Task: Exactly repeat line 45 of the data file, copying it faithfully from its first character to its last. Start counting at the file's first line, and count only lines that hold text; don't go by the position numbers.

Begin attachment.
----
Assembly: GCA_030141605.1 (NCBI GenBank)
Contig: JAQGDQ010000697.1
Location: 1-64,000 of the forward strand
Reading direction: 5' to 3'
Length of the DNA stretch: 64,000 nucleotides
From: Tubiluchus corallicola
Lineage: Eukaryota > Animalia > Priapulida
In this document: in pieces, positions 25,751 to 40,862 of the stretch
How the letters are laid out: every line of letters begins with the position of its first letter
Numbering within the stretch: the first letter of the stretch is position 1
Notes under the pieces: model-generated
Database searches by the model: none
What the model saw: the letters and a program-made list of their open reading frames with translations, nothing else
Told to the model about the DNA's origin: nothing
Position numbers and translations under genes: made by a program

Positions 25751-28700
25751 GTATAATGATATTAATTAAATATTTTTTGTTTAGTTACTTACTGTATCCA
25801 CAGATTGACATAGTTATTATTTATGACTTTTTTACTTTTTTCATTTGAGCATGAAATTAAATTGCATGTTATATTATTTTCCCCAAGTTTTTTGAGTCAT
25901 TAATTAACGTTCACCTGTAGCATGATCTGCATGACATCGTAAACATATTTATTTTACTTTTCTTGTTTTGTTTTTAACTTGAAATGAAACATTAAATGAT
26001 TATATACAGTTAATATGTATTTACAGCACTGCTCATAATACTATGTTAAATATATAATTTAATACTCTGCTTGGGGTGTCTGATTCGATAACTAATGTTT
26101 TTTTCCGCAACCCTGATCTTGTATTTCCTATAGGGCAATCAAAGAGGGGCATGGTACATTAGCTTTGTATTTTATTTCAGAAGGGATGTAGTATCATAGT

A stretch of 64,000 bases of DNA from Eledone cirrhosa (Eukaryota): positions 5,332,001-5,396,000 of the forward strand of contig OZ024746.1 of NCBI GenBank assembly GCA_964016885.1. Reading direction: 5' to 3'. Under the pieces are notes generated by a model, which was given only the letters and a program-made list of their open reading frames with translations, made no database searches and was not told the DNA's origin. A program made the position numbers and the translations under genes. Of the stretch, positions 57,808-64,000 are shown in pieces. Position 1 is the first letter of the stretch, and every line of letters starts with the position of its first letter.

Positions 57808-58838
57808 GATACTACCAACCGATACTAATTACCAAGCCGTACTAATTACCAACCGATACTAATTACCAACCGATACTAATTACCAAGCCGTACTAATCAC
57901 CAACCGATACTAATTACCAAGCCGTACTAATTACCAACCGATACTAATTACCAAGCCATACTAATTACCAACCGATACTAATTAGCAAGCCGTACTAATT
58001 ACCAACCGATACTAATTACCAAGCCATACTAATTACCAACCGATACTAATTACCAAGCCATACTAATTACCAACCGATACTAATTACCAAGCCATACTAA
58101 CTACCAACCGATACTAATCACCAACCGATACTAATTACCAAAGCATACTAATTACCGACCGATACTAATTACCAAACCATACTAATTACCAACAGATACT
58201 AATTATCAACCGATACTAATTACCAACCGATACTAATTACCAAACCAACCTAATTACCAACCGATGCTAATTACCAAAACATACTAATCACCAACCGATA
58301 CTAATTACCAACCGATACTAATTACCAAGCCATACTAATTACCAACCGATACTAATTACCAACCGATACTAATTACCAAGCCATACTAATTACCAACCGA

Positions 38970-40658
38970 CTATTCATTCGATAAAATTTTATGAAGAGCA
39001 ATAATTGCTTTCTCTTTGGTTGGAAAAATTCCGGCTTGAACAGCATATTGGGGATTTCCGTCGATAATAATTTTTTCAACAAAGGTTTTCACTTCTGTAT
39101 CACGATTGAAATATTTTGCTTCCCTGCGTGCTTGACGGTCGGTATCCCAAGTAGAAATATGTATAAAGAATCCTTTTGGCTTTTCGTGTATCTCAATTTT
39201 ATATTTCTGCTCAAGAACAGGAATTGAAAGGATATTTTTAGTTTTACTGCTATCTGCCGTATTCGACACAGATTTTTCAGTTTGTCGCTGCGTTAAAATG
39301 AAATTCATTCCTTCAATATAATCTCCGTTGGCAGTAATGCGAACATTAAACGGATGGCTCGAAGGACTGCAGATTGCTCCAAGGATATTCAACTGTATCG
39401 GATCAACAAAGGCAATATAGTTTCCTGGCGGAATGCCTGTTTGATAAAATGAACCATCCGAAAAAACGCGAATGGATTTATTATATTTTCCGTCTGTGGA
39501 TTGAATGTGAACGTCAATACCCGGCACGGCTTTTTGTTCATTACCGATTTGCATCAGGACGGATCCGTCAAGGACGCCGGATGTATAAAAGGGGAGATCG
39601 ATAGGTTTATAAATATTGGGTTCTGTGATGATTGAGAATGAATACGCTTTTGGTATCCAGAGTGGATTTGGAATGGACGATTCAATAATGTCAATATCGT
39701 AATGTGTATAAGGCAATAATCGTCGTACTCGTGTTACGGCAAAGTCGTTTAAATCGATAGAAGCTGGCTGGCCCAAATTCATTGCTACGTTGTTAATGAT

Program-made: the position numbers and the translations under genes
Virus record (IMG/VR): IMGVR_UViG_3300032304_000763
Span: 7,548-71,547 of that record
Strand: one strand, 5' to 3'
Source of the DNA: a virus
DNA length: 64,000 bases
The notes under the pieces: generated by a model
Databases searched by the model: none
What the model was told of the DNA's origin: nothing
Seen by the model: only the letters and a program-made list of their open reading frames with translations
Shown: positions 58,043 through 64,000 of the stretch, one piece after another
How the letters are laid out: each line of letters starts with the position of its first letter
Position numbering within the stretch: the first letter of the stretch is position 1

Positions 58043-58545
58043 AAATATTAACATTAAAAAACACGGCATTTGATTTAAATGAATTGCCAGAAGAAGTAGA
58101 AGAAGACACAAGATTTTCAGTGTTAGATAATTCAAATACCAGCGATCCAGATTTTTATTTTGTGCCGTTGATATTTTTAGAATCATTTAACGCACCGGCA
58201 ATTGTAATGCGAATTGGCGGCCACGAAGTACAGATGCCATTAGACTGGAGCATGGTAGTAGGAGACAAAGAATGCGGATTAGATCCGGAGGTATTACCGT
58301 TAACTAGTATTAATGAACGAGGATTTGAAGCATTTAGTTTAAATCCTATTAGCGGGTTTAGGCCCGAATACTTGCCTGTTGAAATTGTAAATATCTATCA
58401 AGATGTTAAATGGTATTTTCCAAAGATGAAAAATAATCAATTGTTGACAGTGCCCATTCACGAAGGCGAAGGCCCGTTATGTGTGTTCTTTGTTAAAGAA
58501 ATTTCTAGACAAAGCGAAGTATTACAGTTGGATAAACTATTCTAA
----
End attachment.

DNA length: 64,000 bases